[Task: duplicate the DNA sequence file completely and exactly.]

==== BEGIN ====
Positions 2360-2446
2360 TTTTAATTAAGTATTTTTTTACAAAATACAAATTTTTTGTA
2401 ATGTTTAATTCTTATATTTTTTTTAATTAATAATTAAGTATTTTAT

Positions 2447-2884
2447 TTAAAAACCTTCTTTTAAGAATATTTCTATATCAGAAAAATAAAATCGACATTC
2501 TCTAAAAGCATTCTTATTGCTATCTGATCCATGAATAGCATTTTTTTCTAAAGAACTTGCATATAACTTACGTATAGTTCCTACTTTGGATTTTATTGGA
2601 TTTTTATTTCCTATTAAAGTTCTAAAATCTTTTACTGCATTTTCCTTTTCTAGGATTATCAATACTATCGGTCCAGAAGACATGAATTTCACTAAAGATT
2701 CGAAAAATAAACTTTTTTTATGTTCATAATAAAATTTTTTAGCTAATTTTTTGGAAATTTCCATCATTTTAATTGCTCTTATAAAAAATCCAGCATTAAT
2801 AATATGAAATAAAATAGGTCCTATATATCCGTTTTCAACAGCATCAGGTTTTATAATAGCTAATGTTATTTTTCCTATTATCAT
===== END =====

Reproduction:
Positions 2360-2446
2360 TTTTAATTAAGTATTTTTTTACAAAATACAAATTTTTTGTA
2401 ATGTTTAATTCTTATATTTTTTTTAATTAATAATTAAGTATTTTAT

Positions 2447-2884
2447 TTAAAAACCTTCTTTTAAGAATATTTCTATATCAGAAAAATAAAATCGACATTC
2501 TCTAAAAGCATTCTTATTGCTATCTGATCCATGAATAGCATTTTTTTCTAAAGAACTTGCATATAACTTACGTATAGTTCCTACTTTGGATTTTATTGGA
2601 TTTTTATTTCCTATTAAAGTTCTAAAATCTTTTACTGCATTTTCCTTTTCTAGGATTATCAATACTATCGGTCCAGAAGACATGAATTTCACTAAAGATT
2701 CGAAAAATAAACTTTTTTTATGTTCATAATAAAATTTTTTAGCTAATTTTTTGGAAATTTCCATCATTTTAATTGCTCTTATAAAAAATCCAGCATTAAT
2801 AATATGAAATAAAATAGGTCCTATATATCCGTTTTCAACAGCATCAGGTTTTATAATAGCTAATGTTATTTTTCCTATTATCAT